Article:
Nissan Trucks

The term ‘non-binary’ has been a mainstay of the English language for countless years, especially in the mathematics, science and technology communities. Defined as ‘not relating to, composed of, or involving just two things’ the terminology has more recently been adapted by younger generations for discussion of gender. Implying that limitation of gender identity to either “male” and “female” is disrespectful to those who don’t identify as either one. In fact, there is an insistence that conversation of gender must now exist across a spectrum, including self-assigned (i) Gender Identity (i) Gender Expression (iii) Biological Sex and (iv) Sexual Orientation. With all due respect, if you’re looking to gain a better understanding of one another, it would appear that ‘Men are from Mars, Women are from Venus’ has gone right out the window. But corporations and marketers worldwide are recognizing the risk to their continued success if they don’t operate with a degree of sensitivity towards the #woke generation. And in terms of automakers, no automaker division might have proven themselves more #woke than Nissan trucks, who have made the groundbreaking decision to highlight the parallels between gender diversity and truck selection.

“For years, truck buyers were limited in their options,” explains Nissan Senior VP, Glen S. DeVeau. “The decision to buy a truck meant choosing behind Ford and Chevy, and most of those decisions became (or stemmed from) lifelong loyalties. When you think of the value offered by Nissan, and other truck manufacturers, such thinking serves as the perfect example of what an outdated status quo looks like. Here at Nissan, we choose to look forward. We embrace the truck buyers of tomorrow, whatever their lifestyle might be. This is the 21st century, people…there are more than two choices in everything!”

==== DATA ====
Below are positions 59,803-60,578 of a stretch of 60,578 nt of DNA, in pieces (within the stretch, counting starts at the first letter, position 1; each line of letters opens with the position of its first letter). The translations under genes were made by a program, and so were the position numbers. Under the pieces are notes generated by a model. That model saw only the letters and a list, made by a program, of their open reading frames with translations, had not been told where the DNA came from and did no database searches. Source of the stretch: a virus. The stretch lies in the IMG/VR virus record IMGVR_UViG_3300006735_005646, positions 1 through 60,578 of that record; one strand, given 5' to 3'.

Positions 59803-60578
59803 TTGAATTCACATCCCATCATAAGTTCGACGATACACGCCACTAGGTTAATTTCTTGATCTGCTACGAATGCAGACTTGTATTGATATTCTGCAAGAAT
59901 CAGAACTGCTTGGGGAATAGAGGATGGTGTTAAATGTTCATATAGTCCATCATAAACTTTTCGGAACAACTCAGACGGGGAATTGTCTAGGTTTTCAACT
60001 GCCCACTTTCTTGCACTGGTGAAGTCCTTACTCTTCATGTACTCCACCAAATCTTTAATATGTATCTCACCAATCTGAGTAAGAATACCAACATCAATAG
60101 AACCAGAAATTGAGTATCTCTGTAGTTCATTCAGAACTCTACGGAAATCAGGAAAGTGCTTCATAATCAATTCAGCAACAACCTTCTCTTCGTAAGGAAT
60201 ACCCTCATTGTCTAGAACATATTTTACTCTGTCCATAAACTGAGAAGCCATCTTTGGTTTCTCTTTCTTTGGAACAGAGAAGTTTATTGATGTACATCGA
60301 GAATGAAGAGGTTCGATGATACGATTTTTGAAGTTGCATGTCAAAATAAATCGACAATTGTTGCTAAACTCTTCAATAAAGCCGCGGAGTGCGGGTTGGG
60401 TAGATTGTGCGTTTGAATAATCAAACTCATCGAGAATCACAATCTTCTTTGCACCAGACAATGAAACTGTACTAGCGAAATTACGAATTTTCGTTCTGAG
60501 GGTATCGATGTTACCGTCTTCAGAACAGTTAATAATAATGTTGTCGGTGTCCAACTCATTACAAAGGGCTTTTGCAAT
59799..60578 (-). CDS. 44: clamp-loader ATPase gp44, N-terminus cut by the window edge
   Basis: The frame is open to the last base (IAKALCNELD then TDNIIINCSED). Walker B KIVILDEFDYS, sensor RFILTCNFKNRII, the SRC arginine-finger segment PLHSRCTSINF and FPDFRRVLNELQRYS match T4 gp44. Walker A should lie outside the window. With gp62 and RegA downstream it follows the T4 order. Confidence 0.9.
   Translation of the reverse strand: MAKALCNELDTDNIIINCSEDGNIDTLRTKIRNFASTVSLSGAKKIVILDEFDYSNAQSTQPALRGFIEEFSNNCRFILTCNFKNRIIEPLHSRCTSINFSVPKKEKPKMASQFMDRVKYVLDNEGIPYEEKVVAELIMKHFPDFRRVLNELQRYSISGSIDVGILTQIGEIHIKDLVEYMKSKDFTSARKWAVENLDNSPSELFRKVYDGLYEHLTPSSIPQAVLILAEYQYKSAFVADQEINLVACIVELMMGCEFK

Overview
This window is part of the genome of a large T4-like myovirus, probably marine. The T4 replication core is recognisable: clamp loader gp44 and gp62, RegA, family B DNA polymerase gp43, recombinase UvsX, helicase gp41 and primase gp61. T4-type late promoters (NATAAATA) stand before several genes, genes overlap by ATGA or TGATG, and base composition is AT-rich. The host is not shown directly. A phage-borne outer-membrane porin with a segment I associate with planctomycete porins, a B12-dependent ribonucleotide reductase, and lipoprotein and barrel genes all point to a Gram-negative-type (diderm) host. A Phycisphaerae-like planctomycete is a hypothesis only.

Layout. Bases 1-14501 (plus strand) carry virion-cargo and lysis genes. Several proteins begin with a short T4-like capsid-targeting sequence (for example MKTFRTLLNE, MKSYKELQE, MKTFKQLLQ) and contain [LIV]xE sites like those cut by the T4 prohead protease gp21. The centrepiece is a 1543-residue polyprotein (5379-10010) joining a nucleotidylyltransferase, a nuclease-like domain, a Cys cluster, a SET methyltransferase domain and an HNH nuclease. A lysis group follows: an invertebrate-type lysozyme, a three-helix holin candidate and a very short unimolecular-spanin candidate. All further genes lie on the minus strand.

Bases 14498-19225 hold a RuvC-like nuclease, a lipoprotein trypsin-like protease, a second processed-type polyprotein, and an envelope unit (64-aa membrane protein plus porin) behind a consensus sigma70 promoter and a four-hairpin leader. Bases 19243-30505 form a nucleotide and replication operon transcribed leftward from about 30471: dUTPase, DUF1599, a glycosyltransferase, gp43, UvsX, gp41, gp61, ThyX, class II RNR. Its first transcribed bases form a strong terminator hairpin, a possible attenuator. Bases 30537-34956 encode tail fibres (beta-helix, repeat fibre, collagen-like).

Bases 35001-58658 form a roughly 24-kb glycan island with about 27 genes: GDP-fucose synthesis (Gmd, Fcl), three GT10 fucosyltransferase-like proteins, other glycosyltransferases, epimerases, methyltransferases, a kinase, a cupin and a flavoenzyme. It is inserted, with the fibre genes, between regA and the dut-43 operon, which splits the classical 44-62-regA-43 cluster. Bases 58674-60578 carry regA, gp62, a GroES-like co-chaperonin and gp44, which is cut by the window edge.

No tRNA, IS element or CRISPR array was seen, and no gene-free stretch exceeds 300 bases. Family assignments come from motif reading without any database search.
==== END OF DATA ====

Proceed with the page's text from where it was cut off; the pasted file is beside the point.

This was the opening of DeVeau’s speech to the automotive press community last week. Considered a revolutionary stance for any automaker, the statements made were nothing if not bold.

“According to new buyer interviews, approximately 43% of Nissan truck customers would have otherwise purchased their truck from Ford or Chevy (including RAM and GMC as traditional alternatives). With the strides made by our Titan, along with Toyota’s Tacoma and Tundra, we’re proving that there are more ‘boxes’ that deserve to be ticked.”

“Aren’t we forgetting about the Honda Ridgeline?” asked a member of the press corps.

With a dismissive smirk, DeVeau continued, “Trucks and humanity have a lot in common; both are at their best when represented across a wider spectrum. We should be embracing our differences, rather than being compartmentalized by labels.”

A revolutionary stance? Sure. But also a divisive one when you consider the arguments against the growing diversity of truck options. We spoke to Andy Harris, second-generation owner of Harris Automotive in Fitzwilliam NH, for his thoughts.

“When my dad opened this garage, he ain’t never worked on much than Fords and Chevys. He built a business working on two kinds of trucks, raised a family while working on two kinds of trucks, taught me how to work on two kinds of trucks. Nowadays, you open the hood and you’re not even sure what to expect. My boys are almost teenagers now and want to take this shop over from me someday. How am I supposed to talk to them about this? To them, it’s probably scary and kind of confusing. I’ll tell you one thing…if I ever walk in here and see them working on a truck, and they find out its a Honda Ridgeline in disguise, I’ll shoot the fucking truck.”

What are your thoughts on the increasing diversity of upstart truck offerings in recent years?


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